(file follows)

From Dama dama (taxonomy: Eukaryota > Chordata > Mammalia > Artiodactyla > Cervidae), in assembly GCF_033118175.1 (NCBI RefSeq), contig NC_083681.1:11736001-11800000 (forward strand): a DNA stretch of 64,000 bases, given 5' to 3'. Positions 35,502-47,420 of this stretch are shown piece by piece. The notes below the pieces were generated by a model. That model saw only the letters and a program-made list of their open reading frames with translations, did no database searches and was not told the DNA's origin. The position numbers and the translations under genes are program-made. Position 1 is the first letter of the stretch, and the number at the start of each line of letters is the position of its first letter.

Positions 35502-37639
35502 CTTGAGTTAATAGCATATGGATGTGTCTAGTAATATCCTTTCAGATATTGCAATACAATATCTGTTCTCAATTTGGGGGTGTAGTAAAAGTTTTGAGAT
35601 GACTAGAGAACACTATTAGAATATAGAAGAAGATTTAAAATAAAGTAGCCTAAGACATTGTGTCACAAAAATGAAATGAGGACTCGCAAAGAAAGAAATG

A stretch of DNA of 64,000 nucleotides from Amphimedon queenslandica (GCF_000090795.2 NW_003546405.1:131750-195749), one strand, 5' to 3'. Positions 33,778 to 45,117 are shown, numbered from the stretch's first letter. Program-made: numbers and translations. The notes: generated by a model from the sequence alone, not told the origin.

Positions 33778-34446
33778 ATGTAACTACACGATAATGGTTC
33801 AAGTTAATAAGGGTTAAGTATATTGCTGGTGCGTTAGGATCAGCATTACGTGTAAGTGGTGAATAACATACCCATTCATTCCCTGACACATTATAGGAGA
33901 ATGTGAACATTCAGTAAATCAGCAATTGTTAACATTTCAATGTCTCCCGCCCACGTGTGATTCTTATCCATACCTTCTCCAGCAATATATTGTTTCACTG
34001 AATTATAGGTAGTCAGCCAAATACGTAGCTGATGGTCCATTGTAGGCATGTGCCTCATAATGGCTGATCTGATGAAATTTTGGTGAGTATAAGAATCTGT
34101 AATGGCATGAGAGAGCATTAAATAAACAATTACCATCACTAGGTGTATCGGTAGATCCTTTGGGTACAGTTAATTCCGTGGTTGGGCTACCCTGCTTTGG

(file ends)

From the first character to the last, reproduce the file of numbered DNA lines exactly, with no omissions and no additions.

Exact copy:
From Dama dama (taxonomy: Eukaryota > Chordata > Mammalia > Artiodactyla > Cervidae), in assembly GCF_033118175.1 (NCBI RefSeq), contig NC_083681.1:11736001-11800000 (forward strand): a DNA stretch of 64,000 bases, given 5' to 3'. Positions 35,502-47,420 of this stretch are shown piece by piece. The notes below the pieces were generated by a model. That model saw only the letters and a program-made list of their open reading frames with translations, did no database searches and was not told the DNA's origin. The position numbers and the translations under genes are program-made. Position 1 is the first letter of the stretch, and the number at the start of each line of letters is the position of its first letter.

Positions 35502-37639
35502 CTTGAGTTAATAGCATATGGATGTGTCTAGTAATATCCTTTCAGATATTGCAATACAATATCTGTTCTCAATTTGGGGGTGTAGTAAAAGTTTTGAGAT
35601 GACTAGAGAACACTATTAGAATATAGAAGAAGATTTAAAATAAAGTAGCCTAAGACATTGTGTCACAAAAATGAAATGAGGACTCGCAAAGAAAGAAATG

A stretch of DNA of 64,000 nucleotides from Amphimedon queenslandica (GCF_000090795.2 NW_003546405.1:131750-195749), one strand, 5' to 3'. Positions 33,778 to 45,117 are shown, numbered from the stretch's first letter. Program-made: numbers and translations. The notes: generated by a model from the sequence alone, not told the origin.

Positions 33778-34446
33778 ATGTAACTACACGATAATGGTTC
33801 AAGTTAATAAGGGTTAAGTATATTGCTGGTGCGTTAGGATCAGCATTACGTGTAAGTGGTGAATAACATACCCATTCATTCCCTGACACATTATAGGAGA
33901 ATGTGAACATTCAGTAAATCAGCAATTGTTAACATTTCAATGTCTCCCGCCCACGTGTGATTCTTATCCATACCTTCTCCAGCAATATATTGTTTCACTG
34001 AATTATAGGTAGTCAGCCAAATACGTAGCTGATGGTCCATTGTAGGCATGTGCCTCATAATGGCTGATCTGATGAAATTTTGGTGAGTATAAGAATCTGT
34101 AATGGCATGAGAGAGCATTAAATAAACAATTACCATCACTAGGTGTATCGGTAGATCCTTTGGGTACAGTTAATTCCGTGGTTGGGCTACCCTGCTTTGG